Friday, October 30, 2009

Coming Attractions

Okay, as always I like to keep y'all informed, if I may adopt an Atlanta phrase. So, in the coming weeks I plan to delve deeper into personal style development. I will be taking a few personal days in the upcoming weeks and will plan to drop a few heavy posts. I want to do blitz about pens, ink, stationary, and doodling. I also plan on a stay-cation before work goes crazy with the Holiday season crowd. So, during the stay-cation I'll probably be finally releasing the unwanted post on pocket watch accessories I promised as well as my personal collection.

As I post I find I'm no longer finding myself thinking about posting. The ideas are just flowing in. I'm even taking inspiration from the blogosphere. The whole personal style dev posts where inspired by Guiseppe of I look forward to more posts and to continue blogging along with y'all.

P.S. Last Month Was Our 6 month Anniversary, if one can say that and sound intelligent.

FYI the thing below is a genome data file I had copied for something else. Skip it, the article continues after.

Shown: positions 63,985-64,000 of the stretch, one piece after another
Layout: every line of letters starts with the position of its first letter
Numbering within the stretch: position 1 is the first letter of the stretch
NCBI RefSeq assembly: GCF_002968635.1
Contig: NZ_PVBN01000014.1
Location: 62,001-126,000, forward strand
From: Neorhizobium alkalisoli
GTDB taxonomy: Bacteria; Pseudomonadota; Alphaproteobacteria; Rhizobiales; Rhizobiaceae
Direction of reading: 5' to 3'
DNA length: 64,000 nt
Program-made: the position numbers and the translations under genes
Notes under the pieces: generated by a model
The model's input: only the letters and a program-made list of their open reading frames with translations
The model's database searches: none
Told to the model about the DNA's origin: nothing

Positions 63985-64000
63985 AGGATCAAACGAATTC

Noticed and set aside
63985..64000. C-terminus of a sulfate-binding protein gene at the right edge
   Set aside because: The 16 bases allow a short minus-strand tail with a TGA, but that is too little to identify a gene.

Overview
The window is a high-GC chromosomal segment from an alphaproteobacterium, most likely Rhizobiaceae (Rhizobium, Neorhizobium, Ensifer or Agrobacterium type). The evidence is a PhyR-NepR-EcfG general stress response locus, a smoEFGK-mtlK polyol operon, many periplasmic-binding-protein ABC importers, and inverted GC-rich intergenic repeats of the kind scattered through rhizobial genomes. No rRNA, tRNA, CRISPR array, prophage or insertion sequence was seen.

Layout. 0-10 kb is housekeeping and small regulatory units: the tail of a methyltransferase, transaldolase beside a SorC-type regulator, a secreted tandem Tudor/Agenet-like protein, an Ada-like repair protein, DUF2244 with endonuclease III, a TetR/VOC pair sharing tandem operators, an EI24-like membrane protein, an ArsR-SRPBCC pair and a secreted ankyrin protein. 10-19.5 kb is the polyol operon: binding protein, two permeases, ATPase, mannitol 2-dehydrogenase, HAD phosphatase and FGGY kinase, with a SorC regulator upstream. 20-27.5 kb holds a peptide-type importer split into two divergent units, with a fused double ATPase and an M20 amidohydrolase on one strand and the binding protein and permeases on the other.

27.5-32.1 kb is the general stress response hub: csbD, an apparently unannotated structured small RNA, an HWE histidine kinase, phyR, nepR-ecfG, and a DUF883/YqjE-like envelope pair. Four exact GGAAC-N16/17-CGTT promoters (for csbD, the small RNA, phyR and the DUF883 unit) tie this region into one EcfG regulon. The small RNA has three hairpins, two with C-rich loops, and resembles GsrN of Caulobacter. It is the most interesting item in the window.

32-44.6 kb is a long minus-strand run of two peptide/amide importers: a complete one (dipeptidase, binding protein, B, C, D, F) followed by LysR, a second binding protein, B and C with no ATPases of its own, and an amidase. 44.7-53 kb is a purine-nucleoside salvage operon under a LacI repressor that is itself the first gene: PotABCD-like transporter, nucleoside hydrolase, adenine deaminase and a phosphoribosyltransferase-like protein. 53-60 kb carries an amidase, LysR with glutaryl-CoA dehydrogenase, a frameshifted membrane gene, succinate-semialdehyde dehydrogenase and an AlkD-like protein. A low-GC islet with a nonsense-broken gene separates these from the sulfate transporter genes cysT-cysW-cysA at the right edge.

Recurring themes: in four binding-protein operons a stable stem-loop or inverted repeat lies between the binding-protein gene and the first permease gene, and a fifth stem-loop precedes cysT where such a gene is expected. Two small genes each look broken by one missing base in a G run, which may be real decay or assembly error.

Thursday, October 29, 2009

Personal Style: The Signature and Eccentricities

As you further develop your personal style you will begin to see there are some things you constantly do or don't do. These are your signatures and your eccentricities. Many will develop without you consciously seeking them out. These things will make any look you put together yours.

Your signature is a beautiful thing and something unique to your person. Sometimes they are a cultural thing and many in your culture might develop it, for example Americans and OCBDs. Other times you will find that they are only your thing although others may ape you if you reach prominence.

Eccentricities have an attractive quality that influences others. Some replicate and most will duplicate. Other gentlemen will be inspired by your quirks. Also these signatures help your confidence because they come natural to you. While you may enjoy stiff starched collars, you may find that the club collared shirts are your favorites. Others will take notice and complement you on them; that is when you know that you truly own it and it is now a part of your personal styles.

Let us take a look at some examples of Signatures: